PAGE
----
Most likely, Joe Biden will pick his Vice President at some point in the next 10 days. The Democratic National Convention begins on August 17th and only two candidates in modern history have waited until then to announce their running mate.
Biden’s VP selection has been the largest (and essentially the only) story receiving constant attention related to his campaign for President over the last few months. It has been followed closely only by the narrative that he has lost his marbles which has flared up once again following his regrettable comments about African Americans the other day. One could even speculate that the first storyline has been dragged out by Biden’s campaign intentionally in order to prevent the second from receiving more attention than it already is.
These top two storylines are fundamentally about indecision and a lack of fitness to serve as President, respectively. These are not good themes for someone aiming to get elected President, a role which requires one to be decisive and fit to serve as two of the most primary prerequisites.
I remain baffled by the way Biden’s original VP guarantee has been almost unanimously applauded and totally uncontroversial in the media. If Biden knew his pick already and she was a woman, I would have had no problem with him saying so a few months ago without prematurely revealing her identity at that stage. That was clearly not the case.
The fact of the matter is that Biden had no idea who he was going to pick when he made that guarantee to help secure the primary. This has been demonstrated by months of indecision on the matter with several names moving up and down the leaderboard of his most likely picks. This, to me, makes his guarantee an unfortunate one, though I try to give him the benefit of the doubt that his intentions were good at best and simply to get votes at worst.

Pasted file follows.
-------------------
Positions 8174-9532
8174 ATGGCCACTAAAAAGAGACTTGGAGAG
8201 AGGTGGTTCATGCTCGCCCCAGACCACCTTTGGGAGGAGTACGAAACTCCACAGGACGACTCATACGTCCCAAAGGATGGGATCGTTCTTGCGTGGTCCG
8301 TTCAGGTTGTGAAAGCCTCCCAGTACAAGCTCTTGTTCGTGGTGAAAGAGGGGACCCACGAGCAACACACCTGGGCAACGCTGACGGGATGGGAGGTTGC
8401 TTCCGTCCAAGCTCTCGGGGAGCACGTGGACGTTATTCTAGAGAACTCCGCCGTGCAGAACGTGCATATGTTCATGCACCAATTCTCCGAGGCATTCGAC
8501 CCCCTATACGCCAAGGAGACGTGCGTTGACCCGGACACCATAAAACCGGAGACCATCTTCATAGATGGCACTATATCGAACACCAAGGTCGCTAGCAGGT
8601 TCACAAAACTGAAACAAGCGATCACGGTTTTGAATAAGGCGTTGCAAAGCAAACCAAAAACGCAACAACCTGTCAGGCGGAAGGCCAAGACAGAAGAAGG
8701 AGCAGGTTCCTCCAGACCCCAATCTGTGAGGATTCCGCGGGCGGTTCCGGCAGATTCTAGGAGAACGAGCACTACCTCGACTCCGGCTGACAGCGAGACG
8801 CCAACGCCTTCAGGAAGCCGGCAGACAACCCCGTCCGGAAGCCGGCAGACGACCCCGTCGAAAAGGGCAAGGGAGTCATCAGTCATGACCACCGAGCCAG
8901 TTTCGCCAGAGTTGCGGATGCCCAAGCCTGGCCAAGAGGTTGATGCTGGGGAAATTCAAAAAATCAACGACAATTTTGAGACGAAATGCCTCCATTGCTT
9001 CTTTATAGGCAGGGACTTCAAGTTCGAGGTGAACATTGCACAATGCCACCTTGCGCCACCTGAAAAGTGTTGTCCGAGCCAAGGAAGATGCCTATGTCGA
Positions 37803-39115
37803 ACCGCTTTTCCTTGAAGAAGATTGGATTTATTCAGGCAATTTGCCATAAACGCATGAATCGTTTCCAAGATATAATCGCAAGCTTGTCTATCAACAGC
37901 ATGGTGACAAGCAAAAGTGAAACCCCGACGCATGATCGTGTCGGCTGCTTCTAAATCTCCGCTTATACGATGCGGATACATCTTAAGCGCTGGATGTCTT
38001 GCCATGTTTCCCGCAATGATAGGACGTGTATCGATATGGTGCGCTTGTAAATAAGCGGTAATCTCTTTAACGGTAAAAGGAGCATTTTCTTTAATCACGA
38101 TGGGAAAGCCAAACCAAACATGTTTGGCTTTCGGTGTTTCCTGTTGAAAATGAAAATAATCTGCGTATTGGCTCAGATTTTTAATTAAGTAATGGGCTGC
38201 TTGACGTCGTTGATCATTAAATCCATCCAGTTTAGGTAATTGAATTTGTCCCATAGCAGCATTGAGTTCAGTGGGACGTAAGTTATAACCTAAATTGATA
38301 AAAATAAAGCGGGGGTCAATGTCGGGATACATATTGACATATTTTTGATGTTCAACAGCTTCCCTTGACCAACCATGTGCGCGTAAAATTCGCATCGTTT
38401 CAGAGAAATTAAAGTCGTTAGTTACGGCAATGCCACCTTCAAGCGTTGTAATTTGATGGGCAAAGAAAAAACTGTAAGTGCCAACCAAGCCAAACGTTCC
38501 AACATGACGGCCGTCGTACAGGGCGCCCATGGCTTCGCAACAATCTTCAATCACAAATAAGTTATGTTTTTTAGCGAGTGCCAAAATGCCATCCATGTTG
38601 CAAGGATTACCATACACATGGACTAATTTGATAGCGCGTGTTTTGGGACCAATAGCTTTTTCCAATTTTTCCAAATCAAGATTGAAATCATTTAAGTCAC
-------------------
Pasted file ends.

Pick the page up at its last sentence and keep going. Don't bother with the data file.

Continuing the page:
That said, if I was a woman, I cannot imagine that I would want the first female Vice President to be selected this way, with the fact that she is a woman being the first and most outwardly advertised criteria. Furthermore, it now seems that our potential next VP’s race has become the second most necessary qualification, although Biden has not as explicitly said so.
I believe that the first female Vice President deserves to be selected at least apparently because she is the best person for the job, not just because she is the best woman for the job or the best black woman for the job. She should be chosen as the best candidate from a field that includes the best of the best regardless of gender or race. Anything else suggests that no woman is capable of landing the position by merit and that is so obviously not true.
Have people already forgotten that Hillary won the popular vote last election? We were well on our way to having our first female President well before this ugly and unnecessary VP guarantee.
Barack Obama won back to back elections to become the first black President. Can you imagine how much less meaningful that would have been if he was instead elected after we decided as a country that we were only going to pick from a pool of black candidates that year? Americans decided he was the best person for the job. That’s how it should be.
Biden’s VP selection comes with added consequence considering he would become the oldest President in America’s history on his first day in The Oval Office. Assuming he makes it through his first term, which is all but guaranteed, it seems doubtful that he would run for a second one. That would leave his VP as the candidate closest to being an incumbent and, all else equal, the most likely to win.
To be clear, I look forward to the day we have our first female President. I just hope she rises to power via election by the people of America, not via selection by the consultants of a presidential candidate who are only looking to assure the greatest possible benefit to his polls.